How to improve SEO potential by installing WordPress using a Reverse Proxy

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By Adam Šapić

I would like to send a big thanks to Nick Wilsdon for inspiring this article.

Here’s the scenario. The server that hosts your main website cannot support WordPress but you want to use it as your blogging platform. What do you do? A common option is to install WordPress using a subdomain linked to your root domain. However, many SEO influencers contest this in favour of placing link worthy content in a subfolder. A solution to overcome this challenge is called a reverse proxy.

In this article, I explain what a reverse proxy is, the reasons why you may wish to use it and a method of implementation including key pointers.

What is a reverse proxy?

A reverse proxy is a type of proxy server that returns responses to the client from multiple origin servers. For example, your information request using a website is sent to a reverse proxy server. It is then directed to the actual server where the info is stored before being returned to you via the reverse proxy. The info is returned as if it originated from the original server itself. 

Reverse Proxy Diagram Explanation

Why use a reverse proxy to install WordPress?

Using a reverse proxy is an option if you want to avoid installing WordPress on your web server that hosts your main website. For example, insurance companies use bespoke real-time quoting engines. They may prefer to create such software in .NET for reasons related to scalability or avoiding open source systems. Therefore, the mission-critical solutions run by the quoting engines rules out the option of installing third-party components such as WordPress on the server.

But you really want to use WordPress as your blogging platform due to its robust content management system (CMS). So how do you get around this problem? A common solution is to install WordPress using a subdomain and create appropriate links with your root domain. However, this option could affect your SEO.

Subdomains are essentially their own separate entity within your root domain such as mybusiness.com. Search Engine Journal explains this in more detail. They advise you use a subdomain if you intentionally want to separate your content within your overall website. For example, you have multiple translations like Wikipedia:

https://en.wikipedia.org/

https://fr.wikipedia.org/

https://es.wikipedia.org/

Or you have content that is relevant for certain locations such as Craigslist:

https://bristol.craigslist.co.uk/

https://birmingham.craigslist.co.uk/

https://london.craigslist.co.uk/

Looking at these examples, using subdomains makes sense. So why could this impact your SEO when using a subdomain for a blog? According to Google, there is no right or wrong answer.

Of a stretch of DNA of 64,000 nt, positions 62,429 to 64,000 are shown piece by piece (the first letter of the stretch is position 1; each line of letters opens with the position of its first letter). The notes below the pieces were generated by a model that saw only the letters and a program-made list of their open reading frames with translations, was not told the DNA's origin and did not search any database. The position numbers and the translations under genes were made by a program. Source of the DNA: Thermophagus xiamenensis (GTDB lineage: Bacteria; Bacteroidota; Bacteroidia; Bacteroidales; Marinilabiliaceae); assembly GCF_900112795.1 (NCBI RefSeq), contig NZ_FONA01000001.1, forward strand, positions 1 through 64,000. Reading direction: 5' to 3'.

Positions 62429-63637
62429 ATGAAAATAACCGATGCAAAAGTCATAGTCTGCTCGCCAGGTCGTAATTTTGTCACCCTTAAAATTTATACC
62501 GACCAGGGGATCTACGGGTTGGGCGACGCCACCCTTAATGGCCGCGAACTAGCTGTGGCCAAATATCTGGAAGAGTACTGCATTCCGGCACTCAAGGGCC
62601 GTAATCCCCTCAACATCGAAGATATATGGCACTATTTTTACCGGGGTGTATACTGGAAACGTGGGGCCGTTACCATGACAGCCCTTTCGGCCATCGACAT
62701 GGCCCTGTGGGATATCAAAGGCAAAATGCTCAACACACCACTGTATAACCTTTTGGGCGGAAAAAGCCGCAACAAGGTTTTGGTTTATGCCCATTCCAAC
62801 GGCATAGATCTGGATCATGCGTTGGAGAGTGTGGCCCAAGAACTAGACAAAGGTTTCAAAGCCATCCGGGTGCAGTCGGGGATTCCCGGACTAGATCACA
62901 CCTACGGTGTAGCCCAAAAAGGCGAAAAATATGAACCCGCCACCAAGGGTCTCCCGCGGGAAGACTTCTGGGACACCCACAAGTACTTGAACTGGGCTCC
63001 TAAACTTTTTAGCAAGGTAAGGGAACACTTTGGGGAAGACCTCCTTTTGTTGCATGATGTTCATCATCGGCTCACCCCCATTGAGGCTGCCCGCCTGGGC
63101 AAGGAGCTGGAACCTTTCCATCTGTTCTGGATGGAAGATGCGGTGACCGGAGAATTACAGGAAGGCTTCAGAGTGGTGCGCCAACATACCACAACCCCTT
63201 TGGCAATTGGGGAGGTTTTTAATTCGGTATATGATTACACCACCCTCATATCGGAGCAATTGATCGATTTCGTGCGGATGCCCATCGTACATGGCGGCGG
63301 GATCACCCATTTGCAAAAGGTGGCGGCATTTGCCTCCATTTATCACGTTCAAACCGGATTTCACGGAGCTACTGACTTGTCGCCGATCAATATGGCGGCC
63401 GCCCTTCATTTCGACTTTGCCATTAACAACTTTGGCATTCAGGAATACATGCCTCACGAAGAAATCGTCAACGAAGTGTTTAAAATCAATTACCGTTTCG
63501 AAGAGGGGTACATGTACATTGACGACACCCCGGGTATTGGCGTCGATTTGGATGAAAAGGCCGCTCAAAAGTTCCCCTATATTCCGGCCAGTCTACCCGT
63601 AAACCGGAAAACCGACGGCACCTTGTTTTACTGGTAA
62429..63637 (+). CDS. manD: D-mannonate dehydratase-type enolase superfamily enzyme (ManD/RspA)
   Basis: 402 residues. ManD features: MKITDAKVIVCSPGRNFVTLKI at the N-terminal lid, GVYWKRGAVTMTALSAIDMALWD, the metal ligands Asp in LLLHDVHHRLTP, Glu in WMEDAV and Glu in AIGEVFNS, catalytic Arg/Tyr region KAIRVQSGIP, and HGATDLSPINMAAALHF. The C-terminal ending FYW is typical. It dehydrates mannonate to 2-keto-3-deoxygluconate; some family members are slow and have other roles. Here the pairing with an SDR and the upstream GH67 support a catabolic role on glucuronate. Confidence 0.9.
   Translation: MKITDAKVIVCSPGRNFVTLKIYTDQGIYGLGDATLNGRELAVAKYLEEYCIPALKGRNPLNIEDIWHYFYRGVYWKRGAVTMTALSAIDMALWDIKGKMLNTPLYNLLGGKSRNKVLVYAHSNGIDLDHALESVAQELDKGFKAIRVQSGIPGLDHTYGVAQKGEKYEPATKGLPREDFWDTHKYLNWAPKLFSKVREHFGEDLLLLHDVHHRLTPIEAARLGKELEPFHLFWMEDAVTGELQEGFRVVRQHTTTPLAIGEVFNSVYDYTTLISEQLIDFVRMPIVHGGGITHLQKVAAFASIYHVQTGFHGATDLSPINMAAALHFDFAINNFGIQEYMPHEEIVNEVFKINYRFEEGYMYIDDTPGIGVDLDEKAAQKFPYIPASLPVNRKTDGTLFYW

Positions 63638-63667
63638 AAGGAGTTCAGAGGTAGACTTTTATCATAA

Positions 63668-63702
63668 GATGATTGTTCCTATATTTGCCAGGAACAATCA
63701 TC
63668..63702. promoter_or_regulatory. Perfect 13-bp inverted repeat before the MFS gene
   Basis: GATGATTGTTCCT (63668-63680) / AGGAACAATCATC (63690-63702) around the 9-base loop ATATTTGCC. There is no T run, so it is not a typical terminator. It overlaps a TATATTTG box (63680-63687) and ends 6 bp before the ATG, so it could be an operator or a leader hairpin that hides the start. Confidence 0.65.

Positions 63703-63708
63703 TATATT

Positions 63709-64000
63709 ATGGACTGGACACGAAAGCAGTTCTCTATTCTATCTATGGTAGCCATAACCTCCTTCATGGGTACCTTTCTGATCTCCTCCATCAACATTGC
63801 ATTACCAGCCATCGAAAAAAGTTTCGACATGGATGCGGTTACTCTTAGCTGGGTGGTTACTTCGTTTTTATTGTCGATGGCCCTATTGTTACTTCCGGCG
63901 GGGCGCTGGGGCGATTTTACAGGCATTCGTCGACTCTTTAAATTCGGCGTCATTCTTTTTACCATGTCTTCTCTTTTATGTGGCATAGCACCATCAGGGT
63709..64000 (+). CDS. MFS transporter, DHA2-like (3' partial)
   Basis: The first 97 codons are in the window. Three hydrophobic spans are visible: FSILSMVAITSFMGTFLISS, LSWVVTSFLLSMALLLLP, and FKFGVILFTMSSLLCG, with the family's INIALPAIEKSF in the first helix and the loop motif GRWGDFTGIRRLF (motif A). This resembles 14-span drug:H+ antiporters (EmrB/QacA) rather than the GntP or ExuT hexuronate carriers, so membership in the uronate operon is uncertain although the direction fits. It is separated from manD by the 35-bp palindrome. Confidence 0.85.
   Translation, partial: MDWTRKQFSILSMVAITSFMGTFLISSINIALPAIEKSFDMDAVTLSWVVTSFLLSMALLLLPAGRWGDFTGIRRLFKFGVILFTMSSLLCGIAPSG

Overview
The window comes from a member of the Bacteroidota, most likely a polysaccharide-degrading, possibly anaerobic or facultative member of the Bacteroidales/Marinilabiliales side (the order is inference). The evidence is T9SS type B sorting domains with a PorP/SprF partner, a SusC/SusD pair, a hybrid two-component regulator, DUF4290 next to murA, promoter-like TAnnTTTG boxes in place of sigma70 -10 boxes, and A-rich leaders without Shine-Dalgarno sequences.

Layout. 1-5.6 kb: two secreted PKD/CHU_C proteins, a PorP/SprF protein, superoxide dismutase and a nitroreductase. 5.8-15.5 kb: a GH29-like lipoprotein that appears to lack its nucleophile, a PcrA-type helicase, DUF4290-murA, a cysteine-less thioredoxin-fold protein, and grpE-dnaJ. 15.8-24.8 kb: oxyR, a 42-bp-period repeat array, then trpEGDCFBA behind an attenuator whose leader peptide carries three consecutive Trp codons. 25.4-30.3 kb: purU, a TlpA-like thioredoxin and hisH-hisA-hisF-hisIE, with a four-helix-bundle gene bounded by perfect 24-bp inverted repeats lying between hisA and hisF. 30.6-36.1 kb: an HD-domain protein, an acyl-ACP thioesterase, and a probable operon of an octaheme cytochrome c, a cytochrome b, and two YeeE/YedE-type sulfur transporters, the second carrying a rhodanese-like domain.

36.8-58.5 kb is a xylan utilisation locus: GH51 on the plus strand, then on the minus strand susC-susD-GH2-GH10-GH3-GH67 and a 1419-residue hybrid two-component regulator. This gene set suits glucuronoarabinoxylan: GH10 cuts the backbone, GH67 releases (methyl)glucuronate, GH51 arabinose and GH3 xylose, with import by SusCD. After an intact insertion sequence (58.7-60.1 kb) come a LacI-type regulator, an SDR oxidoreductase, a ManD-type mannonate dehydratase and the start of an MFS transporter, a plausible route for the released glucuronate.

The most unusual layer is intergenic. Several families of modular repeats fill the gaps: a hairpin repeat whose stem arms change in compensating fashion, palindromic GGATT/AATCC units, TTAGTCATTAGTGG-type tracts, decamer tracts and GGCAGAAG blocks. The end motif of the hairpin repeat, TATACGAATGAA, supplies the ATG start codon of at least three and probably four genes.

Google has confirmed that search looks at both subdomains and subfolders equally. SEO influencers such as Moz contest this. The counter-argument uses evidence from independent tests. Many have repeatedly concluded using a subdomain for a blog does not give the maximum ranking potential. Others disagree and back up Google’s statement.

It’s important to note Google does explain that separate tracking and indexing is required per subdomain. Therefore, those who are in favour of installing blogs via subfolders argue it’s easier to maintain. Google also advise you choose a structure that will suit your long-term digital plan because you should avoid changing link structures if possible.

Google advises you choose a website structure that will suit your long-term digital plan because you should avoid changing link structures if possible. Click To Tweet

I’ll leave it up to you to decide what is the best option. However, if you want to use a subfolder but cannot install WordPress on your server, a reverse proxy is a viable solution. Here’s how to do it.

—DISCLAIMER—

This is considered an advanced procedure. If your internal team do not have any experience creating a reverse proxy, I would highly recommend you employ a suitable professional such as a systems architect.

The following info is a guideline, therefore, UNIMETRICS in no way can be held responsible for any unwanted results.

Backup!

Before you begin, if your blog already exists, double check that it is backed up or you have the ability to rollback just in case.

How to create a reverse proxy

You’ll firstly require a hosting provider who supports reverse proxies. The first step is to check with your current provider. I found out that providers like Siteground and names.co.uk do not support reverse proxies.

You will need a Virtual Private Server (VPS) or dedicated server where you have control over the file system structure and layout as well as the option to create virtual hosts via apache.

If your origin server runs Apache this is a well-understood procedure; you enable mod proxy on the origin server and then add a stanza similar to:

<Location /blog>
ProxyPass http://blog.mysite.com 
ProxyPassReverse http://blog.mysite.com  
Order allow,deny   
Allow from all
</Location>

However, in the scenario we have described, your origin server is almost certainly running Windows IIS so you will require an IIS Application Routing Request.  Do this by placing a web.config file in the blog folder similar to this: